It was 42 degrees C in St. Louis, Mo. earlier this month, about the same as in Saudi Arabia. Along the U.S. Atlantic coast, it was cooler, but not much: 41 C in Washington D.C., just short of the city’s all-time record. And 46 Americans were already dead from the heat wave.
In Britain, it was incredibly wet. Almost six cm of rain fell July 7 in parts of southern England, and there were over 20 flood warnings and 100 flood alerts in effect. The wettest April ever was followed by the wettest June (more than double average rainfall), and July is shaping up to be the same.
Russia had its hottest summer ever in 2010, with peat wildfires raging out of control — over 5,000 excess deaths in Moscow in July alone — but this summer it’s wet in Russia too. An astonishing 28 cm of rain fell overnight in the Krasnodar region in southern Russia, and flash floods killed 155 people.
It is a big planet, and some local record for hottest, coldest, wettest or driest is being broken somewhere or other almost every day. But these are records being broken over very large areas, in regions where records go back a long time. As Krasnodar governor Alexander Tkachev said: “No one can remember such floods in our history. There was nothing of the kind for the last 70 years.”
There are very unusual events happening in winter too: last January only 14.7 per cent of the United States was covered by snow, compared to 61.7 per cent at the same time in 2011. At least 300 people died in a cold wave in northern India in the previous January.
One could go on, enumerating comparably extreme weather events in the southern hemisphere in the past couple of years. But that would just be more impressionistic evidence, and no more convincing statistically. The events are too few, and the time period is too short. But it does feel like something is going on, doesn’t it?
The most recent opinion polls indicate that a majority even of Americans now accept that climate change is happening (although, being American, many of them still cling to the belief that it is a purely “natural” event that has nothing to do with human greenhouse gas emissions). But opinion polls are not a good guide in these matters either. Can we really say that something serious is happening, and that it is evidence that the climate is changing now?
No, we can’t. It’s a statistical long-shot, but it is possible that this is just a random collection of extreme events signifying nothing in particular. Occasionally a tossed coin comes up heads six times in a row. But usually it doesn’t.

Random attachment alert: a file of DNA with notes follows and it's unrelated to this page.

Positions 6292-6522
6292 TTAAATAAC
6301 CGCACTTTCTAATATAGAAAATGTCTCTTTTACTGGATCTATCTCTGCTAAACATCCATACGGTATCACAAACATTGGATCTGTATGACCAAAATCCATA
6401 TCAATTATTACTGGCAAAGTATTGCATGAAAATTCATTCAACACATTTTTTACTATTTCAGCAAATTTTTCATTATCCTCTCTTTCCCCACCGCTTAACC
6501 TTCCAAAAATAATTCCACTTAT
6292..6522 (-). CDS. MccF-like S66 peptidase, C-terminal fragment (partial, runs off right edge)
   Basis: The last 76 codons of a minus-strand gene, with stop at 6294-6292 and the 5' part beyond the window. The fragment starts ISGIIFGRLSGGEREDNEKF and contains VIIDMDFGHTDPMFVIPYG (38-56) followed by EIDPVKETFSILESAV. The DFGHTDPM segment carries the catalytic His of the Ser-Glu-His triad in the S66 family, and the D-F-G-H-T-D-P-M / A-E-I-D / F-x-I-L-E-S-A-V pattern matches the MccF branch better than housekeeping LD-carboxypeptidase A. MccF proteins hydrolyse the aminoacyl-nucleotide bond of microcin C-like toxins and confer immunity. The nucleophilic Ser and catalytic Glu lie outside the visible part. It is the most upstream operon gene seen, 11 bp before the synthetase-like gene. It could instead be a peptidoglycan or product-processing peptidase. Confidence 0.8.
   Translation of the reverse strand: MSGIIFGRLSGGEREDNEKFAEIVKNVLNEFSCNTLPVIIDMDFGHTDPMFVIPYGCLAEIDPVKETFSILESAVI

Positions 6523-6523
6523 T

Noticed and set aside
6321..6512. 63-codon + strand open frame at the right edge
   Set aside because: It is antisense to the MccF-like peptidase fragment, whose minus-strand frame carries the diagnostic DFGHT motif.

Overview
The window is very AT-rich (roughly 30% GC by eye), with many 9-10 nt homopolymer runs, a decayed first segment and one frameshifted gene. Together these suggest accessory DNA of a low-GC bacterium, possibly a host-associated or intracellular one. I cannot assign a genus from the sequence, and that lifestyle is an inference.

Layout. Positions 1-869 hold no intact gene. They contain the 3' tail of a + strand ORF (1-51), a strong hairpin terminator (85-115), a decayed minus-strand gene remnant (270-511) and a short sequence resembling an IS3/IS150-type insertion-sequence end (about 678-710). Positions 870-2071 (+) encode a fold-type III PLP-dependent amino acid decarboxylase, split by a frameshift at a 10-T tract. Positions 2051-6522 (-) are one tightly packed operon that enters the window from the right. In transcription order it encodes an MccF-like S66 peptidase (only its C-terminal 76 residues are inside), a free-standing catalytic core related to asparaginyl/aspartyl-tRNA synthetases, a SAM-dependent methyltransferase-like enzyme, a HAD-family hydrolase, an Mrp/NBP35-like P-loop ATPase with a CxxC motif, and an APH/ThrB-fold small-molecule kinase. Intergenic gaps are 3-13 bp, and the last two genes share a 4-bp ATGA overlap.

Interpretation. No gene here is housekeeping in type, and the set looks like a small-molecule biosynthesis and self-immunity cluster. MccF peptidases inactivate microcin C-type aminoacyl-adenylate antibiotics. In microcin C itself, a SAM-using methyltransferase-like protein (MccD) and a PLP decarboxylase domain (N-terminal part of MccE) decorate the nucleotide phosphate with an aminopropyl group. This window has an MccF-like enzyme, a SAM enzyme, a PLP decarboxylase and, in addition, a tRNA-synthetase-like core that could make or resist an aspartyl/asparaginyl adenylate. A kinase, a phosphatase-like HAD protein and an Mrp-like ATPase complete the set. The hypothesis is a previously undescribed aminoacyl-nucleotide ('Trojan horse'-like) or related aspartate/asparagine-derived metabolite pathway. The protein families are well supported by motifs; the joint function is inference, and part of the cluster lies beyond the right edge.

The best way to approach the question is to ask what we would actually see if global warming had crossed some threshold and triggered big changes in weather patterns. The actual change in the average global temperature would be almost imperceptible: only one or two degrees C, or the difference in an average day’s temperature between 9 a.m. and 10:30. What we would notice is that the weather is getting wild.
We never really experience the climate; what we feel is the daily weather that it produces. A climate that is changing will produce unfamiliar weather — and if it is getting warmer, it will be more energetic weather. Wilder weather, if you like.
That means hotter, longer heat waves, and bigger storms that bring torrential rain and killer wind speeds. But it can also mean prolonged droughts as rainfall patterns change — and much more severe winters, like the “Snowmageddon” storm that hit Washington D.C. in February 2010 and shut down the U.S. federal government for a week.
That last phenomenon confuses people who think colder winters prove that the climate isn’t getting warmer, but complex systems like the climate can produce strange local results. As an article by C.H. Greene and B.C. Monger in a recent issue of Oceanography points out, the melting of the Arctic sea ice will cause colder winter weather in the temperate regions of the northern hemisphere.
“Since the dramatic decline of Arctic sea ice during summer 2007,” the authors point out, “severe winter weather outbreaks have periodically affected large parts of North America, Europe and East Asia. During the winter of 2011-12, an extended and deadly cold snap descended on central and eastern Europe in mid-January (with temperatures approaching -30 degrees C)…By mid-February, the death toll had exceeded 550.”
How does melting Arctic sea ice cause colder winters? Much of the solar heat absorbed by the ice-free parts of the Arctic Ocean in the summer is released into the air by evaporation in the autumn. The higher atmospheric pressure in the Arctic weakens the Jet Stream, which allows cold Arctic air masses with a high moisture content to spill out into the middle latitudes. Hence colder winters and more snow in the U.S., Europe and northern Asia.
You can’t prove that all this means we are sliding into a new and steadily worsening climate right now — that the long-threatened future has arrived. The statistics aren’t good enough to support that conclusion yet. But if you have to put your money down now, bet yes.
Gwynne Dyer is a London-based journalist whose articles are published in 45 countries.